On behalf of thousands of Virginians who opposed plans for what would have been one of the state’s biggest polluting power plants, the Wise Energy for Virginia Coalition today rejoiced at news that Old Dominion Electric Cooperative is suspending plans for its proposed coal plant in Hampton Roads.
Coalition member groups said they hope to work with ODEC to implement programs and projects that provide cleaner, more affordable and climate-friendly sources of energy for its customers, but pledged to keep a close eye on the utility to ensure it does not revive the coal plant idea in the future.
ODEC sent an email newsletter to its “Friends of Cypress Creek” listserve yesterday saying it is suspending permitting activity for the 1,500-megawatt, $6 billion plant it proposed to build in Surry County, where residents have fought fiercely over the past several years to stop the proposal. Company executives had hinted at this decision in recent months, but this is ODEC’s first public statement clarifying the status of the controversial proposal.
The coal industry has been declining in recent months due largely to market forces, driving up costs and compelling utilities around the country to look to a variety of other sources to generate electricity. ODEC, in its email newsletter, acknowledged that changing energy markets contributed to its decision, but also blamed environmental regulations. The Wise Energy for Virginia Coalition credits the outcome in large part to years of mounting pressure from citizens in Surry County and Hampton Roads, and from ODEC’s own member/customers, followed by recent changes in the market.
Five local governments, all downwind from the proposed plant, had passed resolutions of concern or in opposition to the plant. In addition, the coalition said, more than 8,000 people opposed to the coal plant had signed a petition, which will be delivered to the Corps of Engineers later this month. The coalition has outstanding requests under the Freedom of Information Act to the federal agency, which was conducting a requisite environmental study on the coal plant.
Comments from opponents follow:
“ODEC is doing the right thing. People are concerned about committing to 50 years or more of burning coal. Even though ODEC said it would build the cleanest coal plant east of the Mississippi, it still would have been one of the largest polluters in Virginia. There’s no way around it – coal is a dirty and costly proposition, from mountaintop removal coal mining to burning it to dumping the ash. We can do better,” said Mike McCoy, Virginia campaign coordinator for Appalachian Voices.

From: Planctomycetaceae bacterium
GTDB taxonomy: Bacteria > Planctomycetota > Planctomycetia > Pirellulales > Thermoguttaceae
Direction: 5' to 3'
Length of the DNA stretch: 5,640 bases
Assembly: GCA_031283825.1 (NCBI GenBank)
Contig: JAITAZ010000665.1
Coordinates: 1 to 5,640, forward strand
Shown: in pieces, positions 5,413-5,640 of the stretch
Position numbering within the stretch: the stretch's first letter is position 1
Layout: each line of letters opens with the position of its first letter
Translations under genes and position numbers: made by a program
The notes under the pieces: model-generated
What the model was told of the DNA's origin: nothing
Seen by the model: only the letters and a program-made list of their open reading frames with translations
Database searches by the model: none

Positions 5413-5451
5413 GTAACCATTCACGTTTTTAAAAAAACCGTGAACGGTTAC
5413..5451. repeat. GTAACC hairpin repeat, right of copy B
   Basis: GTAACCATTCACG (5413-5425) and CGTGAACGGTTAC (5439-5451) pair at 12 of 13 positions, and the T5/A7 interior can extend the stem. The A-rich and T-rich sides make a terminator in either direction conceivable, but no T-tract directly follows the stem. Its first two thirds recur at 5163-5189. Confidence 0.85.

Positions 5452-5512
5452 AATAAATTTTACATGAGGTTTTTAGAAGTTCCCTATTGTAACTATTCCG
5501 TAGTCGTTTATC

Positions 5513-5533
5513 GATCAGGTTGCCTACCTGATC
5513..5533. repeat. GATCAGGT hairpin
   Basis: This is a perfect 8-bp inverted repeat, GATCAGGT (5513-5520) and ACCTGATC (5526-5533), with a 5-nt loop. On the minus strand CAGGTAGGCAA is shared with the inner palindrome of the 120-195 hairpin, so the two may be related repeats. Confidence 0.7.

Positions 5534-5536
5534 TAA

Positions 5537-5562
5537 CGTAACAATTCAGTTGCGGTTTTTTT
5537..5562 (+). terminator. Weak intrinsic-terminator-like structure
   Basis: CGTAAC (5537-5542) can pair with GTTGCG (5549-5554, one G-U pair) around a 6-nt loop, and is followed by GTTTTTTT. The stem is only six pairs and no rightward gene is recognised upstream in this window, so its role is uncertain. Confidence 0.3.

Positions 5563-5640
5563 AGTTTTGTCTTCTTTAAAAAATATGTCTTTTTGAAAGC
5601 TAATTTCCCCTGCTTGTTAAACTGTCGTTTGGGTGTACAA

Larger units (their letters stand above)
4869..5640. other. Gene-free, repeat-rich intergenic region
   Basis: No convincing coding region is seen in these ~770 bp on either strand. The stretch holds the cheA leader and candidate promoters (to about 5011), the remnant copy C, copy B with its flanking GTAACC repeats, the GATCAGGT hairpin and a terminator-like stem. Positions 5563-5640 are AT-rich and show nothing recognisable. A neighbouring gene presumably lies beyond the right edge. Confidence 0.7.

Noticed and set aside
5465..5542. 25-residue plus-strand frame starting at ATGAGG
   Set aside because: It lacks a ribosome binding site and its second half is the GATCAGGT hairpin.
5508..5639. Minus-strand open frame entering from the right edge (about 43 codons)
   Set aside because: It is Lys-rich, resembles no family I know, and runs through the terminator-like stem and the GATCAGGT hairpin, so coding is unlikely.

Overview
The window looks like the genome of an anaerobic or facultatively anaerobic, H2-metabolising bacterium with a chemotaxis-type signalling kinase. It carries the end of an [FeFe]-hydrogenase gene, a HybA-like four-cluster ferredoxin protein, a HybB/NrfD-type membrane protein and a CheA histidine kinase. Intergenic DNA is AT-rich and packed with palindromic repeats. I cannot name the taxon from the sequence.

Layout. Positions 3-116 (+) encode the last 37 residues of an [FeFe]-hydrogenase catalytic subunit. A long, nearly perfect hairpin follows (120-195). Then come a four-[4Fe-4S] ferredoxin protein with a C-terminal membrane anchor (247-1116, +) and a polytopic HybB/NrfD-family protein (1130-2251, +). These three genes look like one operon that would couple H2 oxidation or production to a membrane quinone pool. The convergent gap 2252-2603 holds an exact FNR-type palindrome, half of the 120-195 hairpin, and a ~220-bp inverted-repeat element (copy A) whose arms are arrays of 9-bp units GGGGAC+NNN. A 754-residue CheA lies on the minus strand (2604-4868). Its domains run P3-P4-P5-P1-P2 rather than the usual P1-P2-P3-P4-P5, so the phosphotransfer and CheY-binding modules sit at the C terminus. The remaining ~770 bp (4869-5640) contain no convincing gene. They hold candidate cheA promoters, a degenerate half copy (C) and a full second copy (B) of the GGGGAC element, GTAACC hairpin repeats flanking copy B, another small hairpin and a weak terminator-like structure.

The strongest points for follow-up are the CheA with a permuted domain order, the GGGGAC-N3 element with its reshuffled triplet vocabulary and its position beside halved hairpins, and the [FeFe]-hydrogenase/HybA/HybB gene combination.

“The suspension of plans for this plant, which would belch as much carbon dioxide as about 2 million cars, is a great sign for the fight against climate change. We look forward to seeing ODEC move away from fossil fuels and toward a future powered by wind and solar energy,” said Beth Kemler, Virginia state director with Chesapeake Climate Action Network.
“Delaying the Surry County coal plant is a step in the right direction, but ODEC really needs to move away from fossil fuels, investing in efficiency, wind and solar power now,” said Glen Besa, director of the Virginia Chapter of the Sierra Club.
“A new peer-reviewed study now links summertime weather extremes to global warming. Given that, ODEC’s decision to suspend the coal plant and pursue other alternatives is great news and a breath of fresh air for families throughout Hampton Roads,” said Cale Jaffe, senior attorney with Southern Environmental Law Center.
“We need to move to clean energy solutions. The fact that the proposed Surry coal-fired power plant is now on ice is a good start, but it is only the beginning if we are serious about what really needs to happen,” said Laura Miller of Southern Appalachian Mountain Stewards.
In Surry County, where the plant was proposed, hundreds of citizens have worked hard for several years to educate themselves and others about the potential impacts of having a mammoth coal plant in their midst. Notwithstanding ODEC’s promise of jobs and economic benefit, the citizens faced the prospect of massive amounts of air pollution in their community, a potential coal ash dump, and countless rail cars rumbling through daily.
“After three and a half years of fighting with my friends and neighbors to stop this coal plant, I am absolutely thrilled that ODEC has finally suspended its permitting process. We will be watching them closely,” said Betsy Shepard, a Surry County resident, mother and local leader in the fight to stop the plant.
The Wise Energy Coalition worked with many groups on the issue, including Chesapeake Bay Foundation, National Parks Conservation Association, and Lynnhaven River Now. A full list of the governments and organizations opposed to the coal plant is here.